The IO is trying to piece together exactly what has happened, and will likely ask you to briefly explain the sequence of events. They do not as yet know who the good guy(s) and bad guy(s) are, and they will take anyone into custody whom they are unsure about.

Your level of cooperation may be key to determining whether or not you will be placed under arrest, but you also do not want to say or do anything that accidentally and unintentionally incriminates yourself. It will usually suffice to tell the IO something along these lines: “That person (the aggressor) attacked myself/that person (the innocent party) with that weapon (point it out) and I shot the aggressor in order to stop the attack.” Do not go into any unnecessary detail beyond this.

It is highly important that you do not lie in any way, shape, or form to the IO.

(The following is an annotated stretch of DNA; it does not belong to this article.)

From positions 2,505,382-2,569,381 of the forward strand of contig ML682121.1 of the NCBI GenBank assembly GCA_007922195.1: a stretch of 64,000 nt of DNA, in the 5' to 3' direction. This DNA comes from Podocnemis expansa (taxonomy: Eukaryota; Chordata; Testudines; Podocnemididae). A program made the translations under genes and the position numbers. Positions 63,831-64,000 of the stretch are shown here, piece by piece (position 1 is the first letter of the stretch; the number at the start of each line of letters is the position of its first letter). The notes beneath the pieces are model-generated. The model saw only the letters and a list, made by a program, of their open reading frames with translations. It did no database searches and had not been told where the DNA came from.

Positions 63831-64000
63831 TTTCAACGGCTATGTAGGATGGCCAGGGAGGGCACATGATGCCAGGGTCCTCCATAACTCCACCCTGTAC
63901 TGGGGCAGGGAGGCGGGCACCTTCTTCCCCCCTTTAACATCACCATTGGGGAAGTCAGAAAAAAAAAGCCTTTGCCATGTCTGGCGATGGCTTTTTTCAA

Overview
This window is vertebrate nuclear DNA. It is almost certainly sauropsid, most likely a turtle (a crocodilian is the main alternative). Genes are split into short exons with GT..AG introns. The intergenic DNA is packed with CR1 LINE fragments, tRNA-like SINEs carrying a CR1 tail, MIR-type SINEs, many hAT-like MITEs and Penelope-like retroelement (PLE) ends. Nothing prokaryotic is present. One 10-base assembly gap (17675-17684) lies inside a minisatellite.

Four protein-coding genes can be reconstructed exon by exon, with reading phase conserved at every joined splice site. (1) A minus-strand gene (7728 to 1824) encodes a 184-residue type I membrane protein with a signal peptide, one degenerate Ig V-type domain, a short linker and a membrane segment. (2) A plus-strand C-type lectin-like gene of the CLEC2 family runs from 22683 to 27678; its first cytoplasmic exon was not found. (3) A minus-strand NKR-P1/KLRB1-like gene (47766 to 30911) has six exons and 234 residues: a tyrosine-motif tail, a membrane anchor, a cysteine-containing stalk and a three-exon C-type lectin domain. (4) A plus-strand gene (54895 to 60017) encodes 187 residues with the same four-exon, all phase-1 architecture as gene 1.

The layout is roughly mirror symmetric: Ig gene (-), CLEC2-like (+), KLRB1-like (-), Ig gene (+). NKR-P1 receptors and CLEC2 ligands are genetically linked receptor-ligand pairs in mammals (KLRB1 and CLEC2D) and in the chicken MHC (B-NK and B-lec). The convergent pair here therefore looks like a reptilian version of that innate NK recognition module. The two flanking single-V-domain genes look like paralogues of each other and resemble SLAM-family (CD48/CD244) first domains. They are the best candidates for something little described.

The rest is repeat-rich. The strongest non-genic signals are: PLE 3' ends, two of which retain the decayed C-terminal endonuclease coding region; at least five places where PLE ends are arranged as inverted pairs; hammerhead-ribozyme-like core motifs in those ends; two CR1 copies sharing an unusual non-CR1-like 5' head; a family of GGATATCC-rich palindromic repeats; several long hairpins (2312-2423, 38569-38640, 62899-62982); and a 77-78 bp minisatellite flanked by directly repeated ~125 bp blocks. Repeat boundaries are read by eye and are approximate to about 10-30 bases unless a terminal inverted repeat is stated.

It is also highly recommended that you do not give any statements on the scene: you are going to be very traumatized and in no position to do so without major risk of involuntarily incriminating yourself. Rather inform the IO that they will have your full cooperation once you have regained your wits and composure, and you will submit a statement in full through your legal counsel within 48 hours.

Do not be coerced into giving a statement under duress: it is vastly preferable to rather be arrested as opposed to trying to correct incriminating statements you gave police because you were not fit and ready to do so. Professional and ethical police officers would in any case not expect this from you in the first place.